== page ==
News: PETA ANNOUNCES WINNERS OF VEGAN FITNESS AWARDS 2018

News: PETA ANNOUNCES WINNERS OF VEGAN FITNESS AWARDS 2018

by Yasmin Laws

Adidas-by-Stella-McCartney

With veganism becoming an ever-growing trend, not only in London but within cities throughout the world, it is no shock that PETA now celebrates the best vegan clothing products in the country. London was recently voted the most vegetarian-friendly city due to its wide expanse of specifically vegetarian restaurants as well as meat-free options on many menus. However, the recently-announced PETA Vegan Fitness Awards remind us that a cruelty-free life goes beyond tofu and faux fur.

Common fabrics made from animal hair include angora wool, horsehair, cashmere and even felt, something a lot of us forget when ordering online. However, due to the properties required of fitness fashion such as comfort and breathability, a lot of active wear is made from polyester and spandex as synthetic materials hold more of these properties than natural ones. Similarly, the flexibility required of trainers usually requires a mixture of synthetic rubbers and cotton. PETA have found the best of the best of vegan activewear and announced the winners of the Vegan Fitness Awards 2018.
Big brands such as Sweaty Betty and Adidas by Stella McCartney are two of the names on this list; the Sweaty Betty Exploration Soft Shell Jacket has swapped out the feathers usually found in outerwear for Primaloft Insulation and the Adidas Gym Bag, in true Stella McCartney style, uses no animal products to create a versatile bag that can be worn both as a shopper and a rucksack. One of the less expected winners is ASOS with a new 4505 trainer in grey with yellow strap detail.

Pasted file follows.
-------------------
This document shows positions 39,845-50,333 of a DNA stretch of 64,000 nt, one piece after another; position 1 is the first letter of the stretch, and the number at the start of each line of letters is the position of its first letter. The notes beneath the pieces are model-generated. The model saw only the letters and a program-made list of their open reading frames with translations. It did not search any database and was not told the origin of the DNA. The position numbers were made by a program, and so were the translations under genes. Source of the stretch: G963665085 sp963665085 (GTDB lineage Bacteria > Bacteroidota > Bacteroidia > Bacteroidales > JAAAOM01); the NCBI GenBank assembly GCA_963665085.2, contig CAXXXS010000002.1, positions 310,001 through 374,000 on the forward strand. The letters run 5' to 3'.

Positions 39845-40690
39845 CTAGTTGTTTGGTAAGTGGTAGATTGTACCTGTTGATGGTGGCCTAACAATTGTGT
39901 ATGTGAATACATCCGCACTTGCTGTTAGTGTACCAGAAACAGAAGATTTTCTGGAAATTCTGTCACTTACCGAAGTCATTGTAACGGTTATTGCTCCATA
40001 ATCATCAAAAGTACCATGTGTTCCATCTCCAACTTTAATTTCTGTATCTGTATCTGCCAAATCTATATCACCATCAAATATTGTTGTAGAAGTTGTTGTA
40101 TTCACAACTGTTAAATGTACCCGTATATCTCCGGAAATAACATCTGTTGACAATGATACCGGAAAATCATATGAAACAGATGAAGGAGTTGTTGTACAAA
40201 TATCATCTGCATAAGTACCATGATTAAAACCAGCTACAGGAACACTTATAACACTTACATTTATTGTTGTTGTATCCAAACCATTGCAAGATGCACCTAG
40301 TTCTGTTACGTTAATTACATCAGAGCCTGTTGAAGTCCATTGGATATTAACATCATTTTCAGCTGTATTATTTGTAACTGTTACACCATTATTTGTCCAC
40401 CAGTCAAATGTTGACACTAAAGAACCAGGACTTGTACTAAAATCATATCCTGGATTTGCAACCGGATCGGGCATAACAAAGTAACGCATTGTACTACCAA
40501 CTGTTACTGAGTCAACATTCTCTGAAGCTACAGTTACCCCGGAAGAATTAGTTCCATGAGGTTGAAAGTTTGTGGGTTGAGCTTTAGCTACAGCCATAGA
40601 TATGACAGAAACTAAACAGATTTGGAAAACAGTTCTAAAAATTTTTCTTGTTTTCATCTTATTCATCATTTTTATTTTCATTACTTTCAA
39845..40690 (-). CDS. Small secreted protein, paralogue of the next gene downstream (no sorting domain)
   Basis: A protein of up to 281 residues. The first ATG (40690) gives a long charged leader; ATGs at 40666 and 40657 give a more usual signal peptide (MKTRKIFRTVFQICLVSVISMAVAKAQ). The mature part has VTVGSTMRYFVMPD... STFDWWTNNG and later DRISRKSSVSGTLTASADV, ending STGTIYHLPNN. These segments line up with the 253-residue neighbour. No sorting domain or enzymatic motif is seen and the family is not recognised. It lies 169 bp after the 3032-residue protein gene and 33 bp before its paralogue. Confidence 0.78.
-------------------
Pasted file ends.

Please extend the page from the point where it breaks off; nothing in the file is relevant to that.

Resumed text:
However, replies on Twitter question how practical these shoes really are, with comments such as “Why are none of them suitable for sports?” and “active line trainers […] not suitable for sports”. Similar reviews are left for the Exploration Sweaty Betty jacket; it is “not up to the job”, “the fabric is stiff” and “it just doesn’t keep the wind out”.
This leads us to question whether, where activewear may require animal products and they are substituted for synthetic materials, this may also substitute the practicality of an item? And when an item costs £385, as the Sweaty Betty jacket does, is the ethics of it superior to its use? This is something for the individual to answer.

Images via ASOS/Adidas

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